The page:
Document Type


Degree Name

Master of Arts (MA)




Faculty of Arts

First Advisor

Andrew Welsh

Advisor Role

Thesis Supervisor


The news media play a significant role in shaping public narratives about homicide by the particular incidents that journalists choose to report – or not report – on. Newspapers, in particular, lack the benefit of constant imagery, special effects, and live-action reporting that T.V. news reports have, and, as a result, forces newspapers to construct sensational and newsworthy homicide stories in order to be competitive and gain readership. To achieve this, newspapers often disproportionately report on bizarre and atypical homicide incidents, which most frequently involve a stranger or unknown assailant. While there is substantive literature surrounding the newsworthiness of homicide incidents in the United States and elsewhere, an accurate and comprehensive understanding of how the news media portray incidents of stranger homicide compared to non-stranger homicide in Canadian newspapers is lacking. In this research project, I address this gap by coding 359 Canadian newspaper articles on reported homicide incidents and analyzing this data to identify key themes, which will be used to contextualize larger systemic issues in society, and provide suggestions for future research.

This research project used media constructions of crime to inform its analysis of the three major themes: the demonization of offenders, gendered blame of female victims and offenders, and the intersection between culture, class, and crime. The results of this data collection and my subsequent analysis of the themes revealed three unique findings which contribute to the literature.

First, an analysis of the demonization of offenders revealed the ‘devaluing of rehabilitation’ as a prominent theme surrounding the construction of stranger offenders. This was an interesting and unique finding that was not previously found in the literature. This suggests that additional research needs to be conducted to reveal the implications of news media’s framing of violent crime and the ensuing punishment and punitive attitudes towards crime from the public.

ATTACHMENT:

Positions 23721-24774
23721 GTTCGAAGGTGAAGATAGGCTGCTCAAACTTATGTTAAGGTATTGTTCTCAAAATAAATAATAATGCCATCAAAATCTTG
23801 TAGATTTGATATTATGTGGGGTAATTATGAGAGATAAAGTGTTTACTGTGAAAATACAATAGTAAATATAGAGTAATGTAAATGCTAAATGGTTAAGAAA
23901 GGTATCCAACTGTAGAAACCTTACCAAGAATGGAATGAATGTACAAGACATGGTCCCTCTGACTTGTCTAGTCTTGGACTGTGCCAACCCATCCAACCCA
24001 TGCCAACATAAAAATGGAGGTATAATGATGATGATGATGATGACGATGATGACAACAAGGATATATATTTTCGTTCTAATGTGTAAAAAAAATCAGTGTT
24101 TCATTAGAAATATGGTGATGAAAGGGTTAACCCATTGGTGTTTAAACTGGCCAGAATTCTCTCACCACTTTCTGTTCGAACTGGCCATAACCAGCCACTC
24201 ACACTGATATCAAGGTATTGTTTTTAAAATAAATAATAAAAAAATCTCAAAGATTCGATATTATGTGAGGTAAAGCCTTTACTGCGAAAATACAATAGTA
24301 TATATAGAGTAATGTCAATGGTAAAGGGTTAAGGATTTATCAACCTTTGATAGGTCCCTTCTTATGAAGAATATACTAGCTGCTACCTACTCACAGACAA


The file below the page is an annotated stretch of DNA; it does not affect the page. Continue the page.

In addition, many of the articles analyzed in this study used gendered discourse to construct the female victims and offenders in homicide cases. Most research on media constructions of female victims and offenders discuss the imbalance between portrayals of women and men in news media discourse and highlight the obscuring of men’s violence towards women while simultaneously blaming females for their own victimization. This research confirms this notion and also introduces the responsibilization of women other than the primary victim or offender as a distinct finding.

Lastly, I present and discuss the intersection between social class and crime in the news media. Analysis of the data collected in this study illustrated that the news media construct crime as emerging from ‘deviant’ cultures as opposed to rooting crime in the social conditions from which they manifest. This results in further marginalization of particular individuals and groups in society who are already discriminated against (e.g., racial minorities, the lower-class, etc.).

Overall, the present study attempts to expand general knowledge and understanding of news media constructions of stranger homicide compared to non-stranger homicide, and the impact such framing could potentially have on public discourse surrounding certain marginalized individuals and groups in society, particularly visible minorities and victims of domestic violence.

Convocation Year


Convocation Season